8. Yamaguchi Mioko's album Tsukihime from 1983 reminds me a lot of Clannad's soundtrack when it comes to arrangements and overall atmosphere. For me it totally hits the sweet spot of being melancholic and relaxing at the same time:
  9. My personal favourites are probably Tomoya from Clannad, Rintarou from Steins;Gate, Jill from VA-11 HALL-A and Takuji from SubaHibi.
  10. So I finished MYTH a few days ago. It's kind of hard to talk about since it's one of those VNs that don't really lend themselves to being discussed in terms of superficial production values or plot consistency, kind of like SubaHibi or The Silver Case. Personally I think I liked it despite still not being able to pinpoint what it actually wants to tell its audience. I'll probably need to read it again at some point to get a better understanding.
  11. I can't stand childhood abuse plots where the abuser gets a redemption arc, usually a parent. They get bonus hate points when it's about a single parent and when the rationalization is something like "they only wanted the best for their children".
  12. I wish someone wrote this same basic rant about how every single AC/DC song is the same.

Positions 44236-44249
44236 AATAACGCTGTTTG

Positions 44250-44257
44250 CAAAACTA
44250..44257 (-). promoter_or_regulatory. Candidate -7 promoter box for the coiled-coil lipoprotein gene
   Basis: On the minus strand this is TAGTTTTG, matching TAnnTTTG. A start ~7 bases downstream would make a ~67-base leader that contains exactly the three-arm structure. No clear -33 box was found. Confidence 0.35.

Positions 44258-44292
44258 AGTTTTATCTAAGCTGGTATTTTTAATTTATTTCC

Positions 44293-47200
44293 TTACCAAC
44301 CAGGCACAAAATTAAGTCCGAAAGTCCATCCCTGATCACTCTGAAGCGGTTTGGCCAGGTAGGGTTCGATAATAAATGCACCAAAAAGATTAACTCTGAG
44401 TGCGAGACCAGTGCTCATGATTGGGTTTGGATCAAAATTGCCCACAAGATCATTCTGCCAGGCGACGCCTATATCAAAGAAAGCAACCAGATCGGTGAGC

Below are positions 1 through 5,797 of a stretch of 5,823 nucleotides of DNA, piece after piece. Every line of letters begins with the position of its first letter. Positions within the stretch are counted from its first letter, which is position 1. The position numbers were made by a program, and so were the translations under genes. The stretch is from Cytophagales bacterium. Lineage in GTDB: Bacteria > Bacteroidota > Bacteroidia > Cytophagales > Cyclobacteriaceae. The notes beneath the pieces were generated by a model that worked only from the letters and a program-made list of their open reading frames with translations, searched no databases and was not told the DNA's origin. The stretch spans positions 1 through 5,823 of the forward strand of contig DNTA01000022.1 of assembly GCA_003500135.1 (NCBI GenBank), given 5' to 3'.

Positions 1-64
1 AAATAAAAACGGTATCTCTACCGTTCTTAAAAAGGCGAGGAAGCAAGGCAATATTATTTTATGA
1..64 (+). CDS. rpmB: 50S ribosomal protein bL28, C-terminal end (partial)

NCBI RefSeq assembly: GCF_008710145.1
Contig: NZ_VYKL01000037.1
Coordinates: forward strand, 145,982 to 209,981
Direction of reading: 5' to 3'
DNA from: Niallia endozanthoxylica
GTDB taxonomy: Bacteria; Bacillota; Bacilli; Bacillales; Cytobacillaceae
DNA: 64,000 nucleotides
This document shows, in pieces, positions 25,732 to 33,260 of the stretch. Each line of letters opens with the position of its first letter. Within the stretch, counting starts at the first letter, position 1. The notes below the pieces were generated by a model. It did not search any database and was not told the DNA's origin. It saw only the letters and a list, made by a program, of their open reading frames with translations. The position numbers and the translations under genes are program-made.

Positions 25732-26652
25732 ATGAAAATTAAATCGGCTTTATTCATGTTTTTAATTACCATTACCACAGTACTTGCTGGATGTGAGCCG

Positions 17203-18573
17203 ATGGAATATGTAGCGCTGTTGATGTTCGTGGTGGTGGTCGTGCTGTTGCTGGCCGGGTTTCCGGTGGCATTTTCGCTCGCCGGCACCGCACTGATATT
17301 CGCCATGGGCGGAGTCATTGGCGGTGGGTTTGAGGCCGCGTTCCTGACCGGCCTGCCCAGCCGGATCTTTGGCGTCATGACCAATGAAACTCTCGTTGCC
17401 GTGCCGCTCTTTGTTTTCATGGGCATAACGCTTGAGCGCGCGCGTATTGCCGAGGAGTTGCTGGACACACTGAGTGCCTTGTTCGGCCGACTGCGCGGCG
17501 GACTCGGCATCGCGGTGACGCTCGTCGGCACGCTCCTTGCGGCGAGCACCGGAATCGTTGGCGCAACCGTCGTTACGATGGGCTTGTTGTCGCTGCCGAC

13. At the same time he says cold media are the ones that are higher in audience participation (at least in every explanation I read, e.g. 1 2 3). Hot media are the ones you can passively consume. Or to quote the man himself: The immersion of actual VN reading vs. watching a playthrough in a youtube video is imo a perfect example of why VNs are a cooler medium than a youtube-video. The video dictates the pace and sequence of consumption for the audience, forcing them into a more passive role and making the experience more streamlined. The interaction with the medium becomes more superficial. From what I get, the terms hot and cold refer more to the effect a medium has on a society, not how immersive they are, which is admittedly pretty counterintuitive. Btw I would categorize VNs as somewhat lukewarm.
  14. I actually disagree with VNs being a hot medium. As far as I understand the concept of hot vs. cold media, it refers to density of information a medium provides. Thus hotter media require less "abstraction" on the consumer's part to construct meaning, not even in some metaphorical sense but like "what am looking at / hearing". For example a photograph is a hot medium, as it contains a lot of precise visual information, a sketch a cold one, as it's mostly lines and things are not portrayed in photorealistic detail. So compared to a live-action movie or even an anime visual novels are relatively cold. They are usually drawn in a stylized fashion, with the location of a sprite not even being the same as where the character is supposed to be in the room, only depict movement in a simplified way and the background sound tends to not be that authentic either. VNs are hotter than most manga or novels, but other than that I'd say VNs are closer towards the colder end of visual storytelling media. Which isn't a bad thing in itself.